Submitted by: Angela Watson

Grade Levels: 6-8, 9-12

In this Jane Goodall lesson plan, which is adaptable for grades 6-12, students use BrainPOP resources to explore Goodall’s work with primates. Students will also list and discuss facts they learned about Goodall’s work during the movie and define key vocabulary terms related to Goodall’s work.

Lesson Plan Common Core State Standards Alignments

Students will:

  1. Identify prior knowledge about Jane Goodall’s work with primates.
  2. List and discuss facts about Goodall’s works learned during the movie.
  3. Define key vocabulary terms related to Goodall’s work.



Primatology, anthropology, origin, archaeologist, chimpanzee, ethology, objective, endangered, habitat, conservation


Print copies of the KWL chart for students. Have a copy of the vocabulary words available for students on the board or overhead projector. You may also want to print BrainPOP's Quiz and Related Reading Comic to use before or after the lesson. Preview the movie and plan where to pause and discuss.

Lesson Procedure:

  1. Introduce the word “primatology” to see if students can determine the root word and deduce its meaning.
  2. Write the name “Jane Goodall” on the board. If possible, show a photo of Jane from a book or the Internet. You may also want to write the vocabulary words on the board or show a printout of the words to help get students thinking, and define the terms together as needed.
  3. Ask students to complete the “What I Know” section of the KWL chart with a partner or individually. Share student ideas by typing directly in to the KWL chart!
  4. Have volunteers mention some things they wrote down to give the rest of the class some ideas for how they might fill out the “W” section of the chart.
  5. Provide a few minutes for students to brainstorm and write things that would like to know about Jane Goodall in the “What I Want to Know” section of the graphic organizer. Discuss as a class to set a purpose for viewing the video.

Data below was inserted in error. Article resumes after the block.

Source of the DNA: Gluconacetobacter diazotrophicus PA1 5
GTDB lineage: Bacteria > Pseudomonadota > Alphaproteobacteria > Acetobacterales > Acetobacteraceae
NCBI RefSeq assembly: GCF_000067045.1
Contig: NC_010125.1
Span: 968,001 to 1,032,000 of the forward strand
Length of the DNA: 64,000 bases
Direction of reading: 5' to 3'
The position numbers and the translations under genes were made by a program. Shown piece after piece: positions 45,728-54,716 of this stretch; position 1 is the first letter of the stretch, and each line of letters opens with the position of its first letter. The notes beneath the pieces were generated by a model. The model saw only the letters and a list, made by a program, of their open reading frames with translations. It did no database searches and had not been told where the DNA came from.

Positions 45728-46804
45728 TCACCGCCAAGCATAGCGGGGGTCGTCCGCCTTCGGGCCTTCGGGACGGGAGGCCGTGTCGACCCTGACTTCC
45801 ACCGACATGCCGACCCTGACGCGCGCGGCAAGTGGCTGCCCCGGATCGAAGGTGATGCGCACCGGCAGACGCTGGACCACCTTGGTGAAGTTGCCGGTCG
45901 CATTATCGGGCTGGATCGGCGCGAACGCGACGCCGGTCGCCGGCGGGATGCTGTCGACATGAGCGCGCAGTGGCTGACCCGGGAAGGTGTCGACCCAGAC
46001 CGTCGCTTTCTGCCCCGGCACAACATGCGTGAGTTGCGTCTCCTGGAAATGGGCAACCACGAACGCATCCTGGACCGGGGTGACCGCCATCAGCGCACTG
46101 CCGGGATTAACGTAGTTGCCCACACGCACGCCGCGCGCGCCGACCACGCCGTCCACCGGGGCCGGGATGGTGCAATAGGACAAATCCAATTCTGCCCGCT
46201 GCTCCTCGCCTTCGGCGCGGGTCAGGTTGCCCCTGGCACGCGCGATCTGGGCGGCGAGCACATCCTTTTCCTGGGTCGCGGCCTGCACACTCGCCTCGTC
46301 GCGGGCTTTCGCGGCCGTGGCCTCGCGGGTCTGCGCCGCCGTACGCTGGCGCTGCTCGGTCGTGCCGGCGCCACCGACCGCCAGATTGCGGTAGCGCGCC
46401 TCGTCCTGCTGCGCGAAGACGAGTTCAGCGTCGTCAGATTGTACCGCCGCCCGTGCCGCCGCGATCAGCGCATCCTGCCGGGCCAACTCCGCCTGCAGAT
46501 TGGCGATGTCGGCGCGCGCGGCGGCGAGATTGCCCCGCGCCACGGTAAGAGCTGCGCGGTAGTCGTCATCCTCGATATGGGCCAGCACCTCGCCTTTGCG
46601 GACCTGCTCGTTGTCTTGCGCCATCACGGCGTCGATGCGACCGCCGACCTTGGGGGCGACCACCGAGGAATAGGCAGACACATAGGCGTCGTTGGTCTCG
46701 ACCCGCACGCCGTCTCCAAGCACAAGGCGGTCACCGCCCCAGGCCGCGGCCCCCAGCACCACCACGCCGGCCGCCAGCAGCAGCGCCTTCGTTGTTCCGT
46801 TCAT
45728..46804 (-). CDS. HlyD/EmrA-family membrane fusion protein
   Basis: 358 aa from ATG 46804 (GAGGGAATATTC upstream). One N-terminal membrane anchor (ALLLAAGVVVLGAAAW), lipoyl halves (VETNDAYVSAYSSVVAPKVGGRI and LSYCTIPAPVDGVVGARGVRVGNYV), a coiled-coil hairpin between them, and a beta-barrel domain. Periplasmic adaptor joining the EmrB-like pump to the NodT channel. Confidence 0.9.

6. Explain that the class will be watching the Jane Goodall movie through two times. The first time, students should just watch and listen. The second time you play the movie, pause it during key concepts and vocabulary so students can take notes under the “L” section about what they learned.
  7. After the movie, give students several minutes to turn and talk about what they learned.
  8. Have students flip their papers over. Show the vocabulary words again and ask students to choose two or three new words they learned today. Students should write the words, their meaning, and use them in a sentence. If they finish early, they can illustrate their words or choose another word to write about.
  9. For homework or in a follow-up lesson, students can read the Related Reading comic and write a paragraph explaining how it relates to what they learned about Jane Goodall. Students can also complete the Quiz that corresponds with the movie.

Extension Activities:

Jane Goodall was passionate about primatology and funneled her passion into a life-long career. Explore the Related Reading Careers and encourage students to identify a topic and corresponding career they are passionate about. Students can research organizations that are associated with these topics and write a letter or email asking for more information. As a culminating activity, students can create their own BrainPOP-inspired storyboard, script, non-fiction comic, or movie on a subject they become passionate experts on.